The Potholes Of Poor Digital Infrastructure

Precision agriculture suffers from its own crumbling infrastructure. ( MGN )

As autonomous car technology looks to push the driver out of the driver’s seat, plenty of obstacles must be overcome. The biggest problems may not come from these high-tech cars but from the infrastructure on which they must drive to get from point A to point B. 

After the winter we’ve had here in the Midwest, the roads and streets are peppered with potholes. Body shops and front-end alignment businesses are the only ones who have seen a silver lining. Meanwhile, this and just poor infrastructure in general mean autonomous automobile technology may work well on a test strip in Arizona but will likely be held up because the real world simply isn’t ready for a car out there on its own.

Precision agriculture suffers from its own crumbling infrastructure. In this case, though, the problem is digital potholes instead of the asphalt and concrete craters you experience while driving on the interstate. I would contend the No. 1 “precision pothole” holding back much of tomorrow’s ag tech is the lack of good “digital” field boundaries. Yes, the simple, boring but absolutely essential digital field boundary is still the kingpin for almost all precision operations whether it is making a variable-rate seeding map work in your planter or now telling your autonomous grain cart where to go. Everything from the imagery snapshots monitoring fields to the tried-and-true basic yield map needs a boundary to be relevant. 

The field boundary is the sacred cup or the container that holds or should hold all of the “digital water” that now flows in today’s agricultural environment. The central issue is there still isn’t a really good protocol for digitizing field boundaries. It is still the Wild West, and the problem is getting worse, not better. In fact, I would contend it’s much worse.

The first problem is a digital field boundary is treated almost as an afterthought as part of the whole dealing-with-data process, but it should be the first thought. It should be the single set of tracks on which the precision train runs, but as the number of digital agronomy and precision apps has exploded during the past few years, all of these tools have one thing in common. They need field boundaries. Fine. Then what happens? Most likely, instead of using some existing or common set of boundaries, new ones are created for each app. Think about it. You have applications such as MyJohnDeere, Climate FieldView, Farmers Business Network, Farmobile, FarmLogs and the list now goes on and on. If a grower is using more than one digital application, then the odds of his or her field boundaries in each application being the same across the board is probably slim to none. You’d have better odds sitting at the blackjack table in Vegas or being struck by lightning twice.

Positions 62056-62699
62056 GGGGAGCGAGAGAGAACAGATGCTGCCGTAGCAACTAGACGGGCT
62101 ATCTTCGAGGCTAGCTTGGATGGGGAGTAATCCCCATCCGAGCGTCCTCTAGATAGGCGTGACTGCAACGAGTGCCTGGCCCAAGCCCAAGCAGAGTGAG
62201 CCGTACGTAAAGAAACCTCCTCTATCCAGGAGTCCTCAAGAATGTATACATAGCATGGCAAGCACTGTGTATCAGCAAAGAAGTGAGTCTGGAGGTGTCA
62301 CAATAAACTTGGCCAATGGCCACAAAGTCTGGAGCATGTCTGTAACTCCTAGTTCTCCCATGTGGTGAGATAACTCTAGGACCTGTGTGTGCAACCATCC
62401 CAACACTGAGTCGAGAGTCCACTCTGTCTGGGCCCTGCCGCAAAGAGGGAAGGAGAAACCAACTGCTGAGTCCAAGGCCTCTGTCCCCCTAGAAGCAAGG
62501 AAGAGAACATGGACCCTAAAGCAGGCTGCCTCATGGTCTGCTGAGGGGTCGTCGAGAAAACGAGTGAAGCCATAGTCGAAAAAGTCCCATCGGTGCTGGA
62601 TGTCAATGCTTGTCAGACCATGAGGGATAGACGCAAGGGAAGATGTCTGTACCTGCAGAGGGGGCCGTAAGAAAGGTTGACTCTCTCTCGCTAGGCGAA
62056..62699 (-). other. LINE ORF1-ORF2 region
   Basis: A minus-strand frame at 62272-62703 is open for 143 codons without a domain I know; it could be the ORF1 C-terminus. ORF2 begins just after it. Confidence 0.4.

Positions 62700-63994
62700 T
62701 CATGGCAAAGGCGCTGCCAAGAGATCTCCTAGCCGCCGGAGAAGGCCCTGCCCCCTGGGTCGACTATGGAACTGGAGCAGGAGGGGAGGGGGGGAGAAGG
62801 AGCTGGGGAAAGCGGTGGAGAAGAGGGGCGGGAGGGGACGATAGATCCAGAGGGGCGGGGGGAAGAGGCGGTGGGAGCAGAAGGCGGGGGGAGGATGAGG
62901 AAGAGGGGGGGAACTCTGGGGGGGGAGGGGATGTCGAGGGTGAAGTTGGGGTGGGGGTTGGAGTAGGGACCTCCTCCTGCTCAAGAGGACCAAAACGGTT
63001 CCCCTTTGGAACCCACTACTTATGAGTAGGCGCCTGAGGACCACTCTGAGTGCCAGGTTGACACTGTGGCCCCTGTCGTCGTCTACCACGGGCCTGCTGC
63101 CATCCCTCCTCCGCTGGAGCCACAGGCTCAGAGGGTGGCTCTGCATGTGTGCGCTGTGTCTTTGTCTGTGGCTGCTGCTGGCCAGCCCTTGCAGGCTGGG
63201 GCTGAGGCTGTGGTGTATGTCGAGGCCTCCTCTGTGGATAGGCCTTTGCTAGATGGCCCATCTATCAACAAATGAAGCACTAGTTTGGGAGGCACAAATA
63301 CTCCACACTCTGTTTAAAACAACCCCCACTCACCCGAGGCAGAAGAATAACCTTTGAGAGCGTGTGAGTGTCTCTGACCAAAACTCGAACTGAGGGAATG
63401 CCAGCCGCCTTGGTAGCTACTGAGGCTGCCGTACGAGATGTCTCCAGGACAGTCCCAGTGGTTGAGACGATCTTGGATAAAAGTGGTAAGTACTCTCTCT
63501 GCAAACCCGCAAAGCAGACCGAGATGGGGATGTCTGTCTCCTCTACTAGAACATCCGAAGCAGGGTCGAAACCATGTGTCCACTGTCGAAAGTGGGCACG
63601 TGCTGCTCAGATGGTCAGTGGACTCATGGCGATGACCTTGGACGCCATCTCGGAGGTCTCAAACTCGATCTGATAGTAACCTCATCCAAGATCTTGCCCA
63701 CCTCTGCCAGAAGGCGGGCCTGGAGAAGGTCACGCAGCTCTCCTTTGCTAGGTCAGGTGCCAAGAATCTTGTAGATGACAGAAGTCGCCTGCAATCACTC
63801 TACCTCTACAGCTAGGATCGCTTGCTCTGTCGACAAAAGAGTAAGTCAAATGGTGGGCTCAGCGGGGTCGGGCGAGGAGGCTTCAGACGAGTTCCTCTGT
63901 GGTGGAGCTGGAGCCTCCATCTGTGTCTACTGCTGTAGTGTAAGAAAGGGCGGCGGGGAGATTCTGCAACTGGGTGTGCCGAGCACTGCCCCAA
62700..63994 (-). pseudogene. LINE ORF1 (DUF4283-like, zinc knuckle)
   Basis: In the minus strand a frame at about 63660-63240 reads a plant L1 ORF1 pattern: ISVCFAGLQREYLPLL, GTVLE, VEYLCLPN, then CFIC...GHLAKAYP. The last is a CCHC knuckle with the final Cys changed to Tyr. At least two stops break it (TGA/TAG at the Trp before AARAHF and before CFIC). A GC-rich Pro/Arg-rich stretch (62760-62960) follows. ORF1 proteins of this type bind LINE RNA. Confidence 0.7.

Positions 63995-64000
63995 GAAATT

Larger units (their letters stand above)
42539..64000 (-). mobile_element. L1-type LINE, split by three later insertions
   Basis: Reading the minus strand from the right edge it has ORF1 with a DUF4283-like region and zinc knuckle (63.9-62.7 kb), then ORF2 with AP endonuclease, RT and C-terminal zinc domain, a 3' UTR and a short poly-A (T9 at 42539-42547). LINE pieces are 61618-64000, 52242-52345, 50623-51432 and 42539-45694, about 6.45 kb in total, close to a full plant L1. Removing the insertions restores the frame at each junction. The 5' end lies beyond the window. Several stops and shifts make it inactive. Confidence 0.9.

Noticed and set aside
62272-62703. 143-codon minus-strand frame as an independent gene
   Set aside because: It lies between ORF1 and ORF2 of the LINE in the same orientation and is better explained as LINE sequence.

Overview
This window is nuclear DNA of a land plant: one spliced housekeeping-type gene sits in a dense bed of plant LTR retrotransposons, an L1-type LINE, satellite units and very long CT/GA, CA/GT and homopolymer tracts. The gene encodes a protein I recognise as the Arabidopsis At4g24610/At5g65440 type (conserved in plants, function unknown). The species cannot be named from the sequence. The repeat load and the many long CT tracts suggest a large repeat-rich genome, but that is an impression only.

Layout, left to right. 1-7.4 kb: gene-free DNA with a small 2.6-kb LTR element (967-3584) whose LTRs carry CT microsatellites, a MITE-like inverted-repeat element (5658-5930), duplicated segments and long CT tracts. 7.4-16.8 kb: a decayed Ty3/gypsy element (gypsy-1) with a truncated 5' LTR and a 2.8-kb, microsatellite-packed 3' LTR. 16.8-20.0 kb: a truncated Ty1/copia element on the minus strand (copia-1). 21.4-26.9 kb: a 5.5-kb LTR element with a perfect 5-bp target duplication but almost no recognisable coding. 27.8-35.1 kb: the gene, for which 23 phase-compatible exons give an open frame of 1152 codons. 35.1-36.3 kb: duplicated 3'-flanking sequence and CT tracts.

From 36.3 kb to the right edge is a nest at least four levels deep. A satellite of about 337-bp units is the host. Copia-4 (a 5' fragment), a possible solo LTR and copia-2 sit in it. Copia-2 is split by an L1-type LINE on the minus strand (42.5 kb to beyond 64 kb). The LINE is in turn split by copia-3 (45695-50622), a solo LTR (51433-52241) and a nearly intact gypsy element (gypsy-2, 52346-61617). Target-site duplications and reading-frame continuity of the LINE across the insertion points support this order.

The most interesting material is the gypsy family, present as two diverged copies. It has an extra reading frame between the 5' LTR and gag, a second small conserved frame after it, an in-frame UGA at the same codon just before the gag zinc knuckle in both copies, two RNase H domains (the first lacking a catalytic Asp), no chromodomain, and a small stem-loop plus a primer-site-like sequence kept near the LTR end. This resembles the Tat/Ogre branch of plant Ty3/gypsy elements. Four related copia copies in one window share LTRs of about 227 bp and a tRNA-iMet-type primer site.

The government tried to “fix” this issue several years ago. USDA’s Farm Service Agency and Risk Management Agency settled on using a “standard” called the common land unit (CLU). The idea, spirit and intent of the CLU were good, but it certainly has not turned out to be the savior or standard for which the industry had hoped. From the start, CLUs were not the “best” boundaries because it became very clear early on that there was a stark difference between a CLU used for governmental reporting purposes and one needed for use in the real world as the basis for things like a spreader truck applying a variable-rate prescription. Then came the legal issues of whether CLUs could even be released and used publicly, which probably derailed any chance for the CLU to become the standard.

There are no easy answers, but the sobering truth is that someone must take ownership of making sure that there is a “template” that all parties work from instead of everyone making up one as they go. This means everyone, including the agronomist, seed dealer, input supplier, applicator, insurance agent and every adviser and every app, is singing from the same hymn book, and at the end of the day, the choir director in all of this is the grower farming those fields.

It is only logical that ownership and responsibility should land in the lap of the grower who farms those fields or the rightful landowner. In today’s digital world, the digital field boundary should in practice be treated with the same reverence as you would the deed to the land that it outlines. Just as in the real world where you wouldn’t have two deeds to a tract of land, you realistically should not have two or more digital boundaries.

Why is this important? Because if we truly are going to farm in a world that values data, then the container holding all of that data had better be right, and you’d better know who owns it. If data are going to flow and digital applications are going to work, then data must flow into the right containers. If industry and societal initiatives such as blockchain and sustainability are to work, it is all going to start with—you guessed it—the boundary. If not, then the future of digital agriculture is going to be a bumpy one for some time to come.